Diarrhea and use of antibiotics: case study
Diarrhea is a common side effect of antibiotics, and it may compromise their efficacy, especially if the treatment is prematurely withdrawn. Antibiotic-induced diarrhea is usually benign, but it may mask a more serious intestinal infection.
Antibiotics not only eradicate pathogenic microorganisms responsible for infection, but they can also destroy some bacteria that are beneficial to the gut microbiota. They always cause a more or less significant imbalance within this ecosystem. This ecosystem becomes less rich and less diversified, and is no longer able to properly carry out its protective functions2.
Antibiotics are not automatic anymore15 !
Between 10 and 30% of patients treated with antibiotics experience a change in their intestinal transit within 3-5 days of treatment, most often in the form of diarrhea16. Most of the time, this diarrhea is purely functional, caused by the antibiotic-induced dysbiosis. It usually presents without fever, it is short lived, not severe, and in most cases, it regresses once antibiotics are discontinued, or in the following weeks. However, dysbiosis starts in the first 24 hours of antibiotic treatment and lasts up to six weeks after its conclusion. New microorganisms, close to the initial strains but not necessarily identical, slowly re-colonize the intestines and create a new balance, although it often remains incomplete.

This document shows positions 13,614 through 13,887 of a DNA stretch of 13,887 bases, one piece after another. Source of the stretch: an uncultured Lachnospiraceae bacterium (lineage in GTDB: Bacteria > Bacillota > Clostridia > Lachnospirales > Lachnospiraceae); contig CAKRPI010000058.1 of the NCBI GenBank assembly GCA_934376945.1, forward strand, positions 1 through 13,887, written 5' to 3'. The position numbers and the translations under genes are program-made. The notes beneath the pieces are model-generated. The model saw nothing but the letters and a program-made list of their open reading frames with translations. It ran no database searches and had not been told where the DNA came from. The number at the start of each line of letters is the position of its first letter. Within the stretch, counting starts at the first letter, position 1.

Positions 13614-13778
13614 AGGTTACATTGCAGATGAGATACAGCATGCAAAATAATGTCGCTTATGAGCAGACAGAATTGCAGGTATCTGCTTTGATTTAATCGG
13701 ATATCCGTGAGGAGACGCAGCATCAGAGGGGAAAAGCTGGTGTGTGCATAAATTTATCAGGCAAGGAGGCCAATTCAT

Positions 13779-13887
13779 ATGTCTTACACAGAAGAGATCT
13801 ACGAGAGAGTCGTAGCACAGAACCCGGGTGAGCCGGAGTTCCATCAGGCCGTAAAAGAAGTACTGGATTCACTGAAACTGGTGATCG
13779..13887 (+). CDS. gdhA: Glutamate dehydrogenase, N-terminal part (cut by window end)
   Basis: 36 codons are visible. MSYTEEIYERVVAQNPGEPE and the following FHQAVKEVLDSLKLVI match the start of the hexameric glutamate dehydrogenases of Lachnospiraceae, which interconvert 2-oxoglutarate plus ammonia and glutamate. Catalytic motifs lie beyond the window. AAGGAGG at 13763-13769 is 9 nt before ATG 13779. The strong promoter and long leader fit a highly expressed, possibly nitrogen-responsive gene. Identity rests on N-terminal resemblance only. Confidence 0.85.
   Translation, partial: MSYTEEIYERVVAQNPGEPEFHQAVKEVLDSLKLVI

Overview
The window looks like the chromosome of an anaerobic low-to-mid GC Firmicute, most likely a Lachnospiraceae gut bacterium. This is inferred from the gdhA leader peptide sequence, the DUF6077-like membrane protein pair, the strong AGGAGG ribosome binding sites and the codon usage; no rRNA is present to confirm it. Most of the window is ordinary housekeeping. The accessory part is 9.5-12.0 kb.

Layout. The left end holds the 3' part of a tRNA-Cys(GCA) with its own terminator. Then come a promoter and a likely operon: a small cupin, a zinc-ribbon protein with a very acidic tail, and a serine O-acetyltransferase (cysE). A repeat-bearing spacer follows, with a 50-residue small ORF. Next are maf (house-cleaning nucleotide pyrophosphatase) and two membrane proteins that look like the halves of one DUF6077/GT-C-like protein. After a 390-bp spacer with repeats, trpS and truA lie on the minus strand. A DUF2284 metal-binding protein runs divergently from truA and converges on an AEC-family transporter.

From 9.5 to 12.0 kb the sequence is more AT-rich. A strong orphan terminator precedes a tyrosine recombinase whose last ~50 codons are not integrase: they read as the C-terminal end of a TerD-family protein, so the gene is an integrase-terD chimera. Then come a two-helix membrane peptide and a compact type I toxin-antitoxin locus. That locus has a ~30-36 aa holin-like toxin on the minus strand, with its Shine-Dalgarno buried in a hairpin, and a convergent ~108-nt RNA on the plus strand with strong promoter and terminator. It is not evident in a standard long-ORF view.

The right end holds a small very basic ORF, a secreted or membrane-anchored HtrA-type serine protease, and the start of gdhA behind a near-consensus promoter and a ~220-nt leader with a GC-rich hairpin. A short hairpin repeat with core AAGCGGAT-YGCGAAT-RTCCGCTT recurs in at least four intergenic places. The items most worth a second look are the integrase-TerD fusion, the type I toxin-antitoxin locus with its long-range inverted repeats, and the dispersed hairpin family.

A new route for pathogens
But sometimes, the mucus layer, true line of defense of our intestines, has been so weakened that the body becomes more vulnerable to pathogens. In 10 to 20% of cases, diarrhea results from the colonization of the microbiota by Clostridium difficile. This bacterium is very widespread in hospitals and nursing homes, and elderly people are particularly vulnerable: in these facilities, up to 20% of residents (50% in cases of long-term stay) can host this bacterium in their intestines without showing any symptom (asymptomatic carriers). Although most cases of C. difficile diarrhea resolve once the antibiotics are discontinued, most severe forms could occur (pseudomembranous colitis and fulminant colitis, especially in people over 65 years old17). In the US, for instance, this infection is responsible for around 30,000 deaths/year18. The families of antibiotics that are often blamed are penicillins, some generations of cephalosporins, fluoroquinolones and clindamycins. To stop this vicious circle, stool transplant (transplant of healthy microbiota into the GI tract of a patient) could be a therapeutic alternative to antibiotics in order to repopulate the microbiota and restore the gut barrier.
2 Beaugerie L, Sokol H. Acute infectious diarrhea in adults: epidemiology and management. Presse Med. 2013 Jan
8 Hojsak I. Probiotics in Children: What Is the Evidence? Pediatr Gastroenterol Hepatol Nutr. 2017 Sep
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16 Bartlett JG. CLinical practice. Antibiotic-associated diarrhea. N Engl J Med 2002;346:334-9. Cited in Beaugerie L, Sokol H. Acute infectious diarrhea in adults: epidemiology and management. Presse Med. 2013 Jan
17 Castrillon B et al. Infections à Clostridium difficile : spécificités chez le sujet âgé. Rev Med Suisse. 2013; 9 : 2044-8
18 Lessa FC et al. Burden of Clostridium difficile infection in the United States. N Engl J Med. 2015 Jun 11
20 Yeni F et al. Most Common Foodborne Pathogens and Mycotoxins on Fresh Produce: A Review of Recent Outbreaks. Crit Rev Food Sci Nutr. 2016 Jul 3